Home Breaking News Germany opens investigation into NSA tapping of Angela Merkel’s phone

Germany opens investigation into NSA tapping of Angela Merkel’s phone


German federal prosecutor Harald Range will investigate allegations by Edward Snowden that the US government bugged Chancellor Angela Merkel’s phone.

Harald Range told the German parliament’s legal affairs committee that an investigation would be held against “unknown” persons.

Angela Merkel has publicly asked for an explanation for the alleged spying by the NSA.

The inquiry was announced as President Barack Obama visited Europe.

German federal prosecutor Harald Range will investigate allegations by Edward Snowden that the US government bugged Chancellor Angela Merkel's phone

German federal prosecutor Harald Range will investigate allegations by Edward Snowden that the US government bugged Chancellor Angela Merkel’s phone

“Sufficient factual evidence exists that unknown members of the US intelligence services spied on the mobile phone of Chancellor Angela Merkel,” Harald Range said on Wednesday.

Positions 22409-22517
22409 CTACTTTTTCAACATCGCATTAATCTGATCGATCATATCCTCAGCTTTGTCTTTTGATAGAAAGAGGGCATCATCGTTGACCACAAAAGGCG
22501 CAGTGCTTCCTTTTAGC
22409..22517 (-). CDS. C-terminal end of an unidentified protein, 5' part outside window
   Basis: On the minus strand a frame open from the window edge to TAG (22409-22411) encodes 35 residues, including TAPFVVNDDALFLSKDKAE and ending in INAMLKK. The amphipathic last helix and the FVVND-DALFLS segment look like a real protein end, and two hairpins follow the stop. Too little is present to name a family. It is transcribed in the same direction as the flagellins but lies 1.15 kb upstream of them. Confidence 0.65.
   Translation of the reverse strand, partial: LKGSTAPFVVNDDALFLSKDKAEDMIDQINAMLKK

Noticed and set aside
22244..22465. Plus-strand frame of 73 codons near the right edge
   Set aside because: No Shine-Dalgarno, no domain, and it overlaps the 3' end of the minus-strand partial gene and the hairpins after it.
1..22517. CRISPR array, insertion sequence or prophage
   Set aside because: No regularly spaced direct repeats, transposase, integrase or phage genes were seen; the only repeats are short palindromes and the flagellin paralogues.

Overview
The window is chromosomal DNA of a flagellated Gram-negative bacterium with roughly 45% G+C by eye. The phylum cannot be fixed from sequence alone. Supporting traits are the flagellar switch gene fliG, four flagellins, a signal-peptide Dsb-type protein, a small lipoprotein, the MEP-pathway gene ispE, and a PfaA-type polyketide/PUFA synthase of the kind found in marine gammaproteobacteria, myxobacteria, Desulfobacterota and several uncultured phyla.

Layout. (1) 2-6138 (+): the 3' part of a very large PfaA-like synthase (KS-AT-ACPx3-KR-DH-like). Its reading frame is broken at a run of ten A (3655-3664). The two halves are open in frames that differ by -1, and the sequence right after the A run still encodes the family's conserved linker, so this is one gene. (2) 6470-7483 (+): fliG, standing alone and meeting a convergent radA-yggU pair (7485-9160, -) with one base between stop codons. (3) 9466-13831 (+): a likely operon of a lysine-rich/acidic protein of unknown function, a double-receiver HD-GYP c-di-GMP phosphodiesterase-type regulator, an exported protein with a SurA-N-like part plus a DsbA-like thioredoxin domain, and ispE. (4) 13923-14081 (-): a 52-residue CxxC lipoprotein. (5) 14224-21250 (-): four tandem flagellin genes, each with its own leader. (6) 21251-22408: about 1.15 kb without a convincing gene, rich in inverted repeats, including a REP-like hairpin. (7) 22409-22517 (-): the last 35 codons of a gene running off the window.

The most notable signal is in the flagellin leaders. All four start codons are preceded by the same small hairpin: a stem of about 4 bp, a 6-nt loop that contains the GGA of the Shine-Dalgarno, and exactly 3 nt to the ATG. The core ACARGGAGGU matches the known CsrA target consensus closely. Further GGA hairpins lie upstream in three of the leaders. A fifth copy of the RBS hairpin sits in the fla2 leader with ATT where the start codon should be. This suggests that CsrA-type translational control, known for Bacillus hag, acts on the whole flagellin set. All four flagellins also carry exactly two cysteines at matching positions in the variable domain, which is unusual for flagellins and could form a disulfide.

At the same time, he said he had decided against opening an investigation into claims of wider NSA surveillance of German citizens, AFP news agency reports.

Pressure for a wide-ranging investigation had been growing, correspondents say.

Angela Merkel and Barack Obama are due to meet in Brussels at a G7 summit on Wednesday.

Barack Obama told Angela Merkel last month that he was “pained” that Edward Snowden’s disclosures had strained the US-German relationship.

He said he had directed US intelligence agencies to weigh the privacy interests of non-Americans as well as US citizens and residents, “in everything that they do”.

Angela Merkel has proposed establishing a European communications network to avoid emails and other data automatically passing through the US.

On Wednesday, Angela Merkel’s spokesman Steffen Seibert said he would not “evaluate” or comment on the prosecutor’s decision.

“The government didn’t exert any influence on the prosecutor,” he said in quotes carried by AP news agency.

Meanwhile, US deputy national security adviser Ben Rhodes told reporters he believed dialogue between the two allies would be more effective than an investigation.


“We believe we have an open line and good communication [with Germany],” he said.

Some German lawmakers have also called for Edward Snowden to be invited to Berlin to testify in parliamentary inquiry into NSA surveillance.

However, German government has opposed this, fearing it would damage bilateral ties.

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